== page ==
Picks and Pans Review: The Killing Ground

updated 08/09/1982 AT 01:00 AM EDT

originally published 08/09/1982 AT 01:00 AM EDT

by Mary Lee Settle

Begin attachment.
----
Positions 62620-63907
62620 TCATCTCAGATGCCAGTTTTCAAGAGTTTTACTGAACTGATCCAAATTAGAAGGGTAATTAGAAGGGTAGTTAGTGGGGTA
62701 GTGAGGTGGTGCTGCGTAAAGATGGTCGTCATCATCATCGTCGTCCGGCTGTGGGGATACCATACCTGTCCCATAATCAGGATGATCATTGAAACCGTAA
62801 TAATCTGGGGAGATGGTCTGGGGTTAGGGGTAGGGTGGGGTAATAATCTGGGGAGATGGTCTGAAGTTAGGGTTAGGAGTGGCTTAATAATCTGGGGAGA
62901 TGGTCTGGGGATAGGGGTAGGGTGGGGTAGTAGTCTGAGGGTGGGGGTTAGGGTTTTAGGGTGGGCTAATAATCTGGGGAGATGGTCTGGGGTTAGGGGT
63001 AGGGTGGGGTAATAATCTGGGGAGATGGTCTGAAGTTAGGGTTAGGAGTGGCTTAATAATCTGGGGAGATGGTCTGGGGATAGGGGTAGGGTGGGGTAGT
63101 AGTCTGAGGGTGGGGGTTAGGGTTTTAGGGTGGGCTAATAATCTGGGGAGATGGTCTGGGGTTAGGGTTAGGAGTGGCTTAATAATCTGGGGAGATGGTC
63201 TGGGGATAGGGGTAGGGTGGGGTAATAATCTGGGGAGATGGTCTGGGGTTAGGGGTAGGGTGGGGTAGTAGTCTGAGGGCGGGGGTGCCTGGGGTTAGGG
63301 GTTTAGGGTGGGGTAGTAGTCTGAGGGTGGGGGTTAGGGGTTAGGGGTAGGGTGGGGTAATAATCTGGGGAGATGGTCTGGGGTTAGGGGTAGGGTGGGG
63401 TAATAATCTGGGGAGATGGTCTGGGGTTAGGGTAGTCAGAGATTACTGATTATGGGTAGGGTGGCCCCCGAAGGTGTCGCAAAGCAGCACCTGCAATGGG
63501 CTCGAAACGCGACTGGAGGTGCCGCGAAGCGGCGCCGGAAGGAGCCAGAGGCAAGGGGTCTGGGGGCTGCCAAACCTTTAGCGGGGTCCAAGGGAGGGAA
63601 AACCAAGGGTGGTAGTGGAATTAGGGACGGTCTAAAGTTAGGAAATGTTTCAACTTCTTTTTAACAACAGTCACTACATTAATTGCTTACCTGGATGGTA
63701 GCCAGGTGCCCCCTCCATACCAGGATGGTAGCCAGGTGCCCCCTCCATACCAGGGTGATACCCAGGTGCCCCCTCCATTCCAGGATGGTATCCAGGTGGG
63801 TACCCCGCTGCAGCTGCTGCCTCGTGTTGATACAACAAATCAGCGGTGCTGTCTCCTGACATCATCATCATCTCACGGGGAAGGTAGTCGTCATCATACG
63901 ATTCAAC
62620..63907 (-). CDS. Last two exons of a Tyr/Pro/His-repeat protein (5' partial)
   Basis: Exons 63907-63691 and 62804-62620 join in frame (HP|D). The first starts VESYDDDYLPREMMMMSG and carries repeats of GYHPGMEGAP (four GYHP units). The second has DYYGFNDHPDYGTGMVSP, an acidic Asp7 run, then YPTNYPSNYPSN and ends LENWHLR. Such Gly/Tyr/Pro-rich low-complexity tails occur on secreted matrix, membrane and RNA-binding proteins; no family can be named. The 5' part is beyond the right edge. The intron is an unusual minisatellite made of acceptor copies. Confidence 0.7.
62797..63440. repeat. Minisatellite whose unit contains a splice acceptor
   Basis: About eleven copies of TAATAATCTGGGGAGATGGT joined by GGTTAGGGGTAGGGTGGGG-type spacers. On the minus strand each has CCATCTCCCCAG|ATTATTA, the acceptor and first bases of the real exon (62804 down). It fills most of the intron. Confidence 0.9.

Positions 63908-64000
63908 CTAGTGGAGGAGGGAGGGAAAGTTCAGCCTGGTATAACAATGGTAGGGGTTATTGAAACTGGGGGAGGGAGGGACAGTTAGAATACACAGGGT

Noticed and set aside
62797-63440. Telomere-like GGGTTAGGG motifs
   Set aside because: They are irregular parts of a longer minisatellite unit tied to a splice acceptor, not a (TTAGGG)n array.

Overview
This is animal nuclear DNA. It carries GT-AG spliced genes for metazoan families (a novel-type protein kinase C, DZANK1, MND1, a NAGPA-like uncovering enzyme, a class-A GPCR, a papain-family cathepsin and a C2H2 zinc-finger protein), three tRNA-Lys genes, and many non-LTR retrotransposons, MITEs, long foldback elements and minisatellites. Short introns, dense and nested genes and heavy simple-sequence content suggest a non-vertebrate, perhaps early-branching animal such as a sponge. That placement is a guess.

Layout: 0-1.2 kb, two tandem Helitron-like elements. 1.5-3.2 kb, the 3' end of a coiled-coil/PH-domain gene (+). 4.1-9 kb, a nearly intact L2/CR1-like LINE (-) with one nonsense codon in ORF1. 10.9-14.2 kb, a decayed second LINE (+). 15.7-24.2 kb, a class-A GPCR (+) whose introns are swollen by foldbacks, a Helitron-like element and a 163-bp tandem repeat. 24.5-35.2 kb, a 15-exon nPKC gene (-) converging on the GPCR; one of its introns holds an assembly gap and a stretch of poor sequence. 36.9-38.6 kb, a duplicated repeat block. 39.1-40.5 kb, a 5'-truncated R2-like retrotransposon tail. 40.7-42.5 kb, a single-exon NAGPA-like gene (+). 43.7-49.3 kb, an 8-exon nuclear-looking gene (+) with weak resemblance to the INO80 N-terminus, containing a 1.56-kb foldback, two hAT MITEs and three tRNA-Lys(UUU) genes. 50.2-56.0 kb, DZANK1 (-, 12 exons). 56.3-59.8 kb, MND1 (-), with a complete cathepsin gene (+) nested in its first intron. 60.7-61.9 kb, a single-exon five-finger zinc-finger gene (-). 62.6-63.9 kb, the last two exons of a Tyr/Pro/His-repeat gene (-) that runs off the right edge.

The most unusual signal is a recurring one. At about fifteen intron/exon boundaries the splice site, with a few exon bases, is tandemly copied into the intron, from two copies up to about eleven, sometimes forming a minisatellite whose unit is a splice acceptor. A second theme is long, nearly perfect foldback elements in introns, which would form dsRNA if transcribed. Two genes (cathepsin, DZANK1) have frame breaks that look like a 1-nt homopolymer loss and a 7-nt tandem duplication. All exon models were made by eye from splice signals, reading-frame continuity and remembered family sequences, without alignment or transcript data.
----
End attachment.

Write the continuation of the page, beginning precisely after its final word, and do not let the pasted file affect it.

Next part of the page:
Every theme ever used by a Southern novelist has been resuscitated for this big book about a contemporary woman writer who has produced a novel with the same title as Settle's own Oh Beulah Land. Like Thomas Wolfe, she tries to go home again. It's to West Virginia, where insanity, suicide, alcoholism and hints of incest are common. The heroine, who lives in New York, is obsessed by the death of her big brother. The sister sets out to find not what happened (he was beaten to death in the drunk tank) but why. This is a curious, flawed novel. Parts of it read as if Settle, a native West Virginian, is trying to get even with relatives and childhood friends by portraying them fictionally as cruel and dumb. Her mean spirit makes a reader uncomfortable. But she can be wildly funny, and some characters are marvels of clarity; in these days of lean prose, Settle's uninhibited use of language is occasionally a joy. (Farrar Straus Giroux, $14.95)

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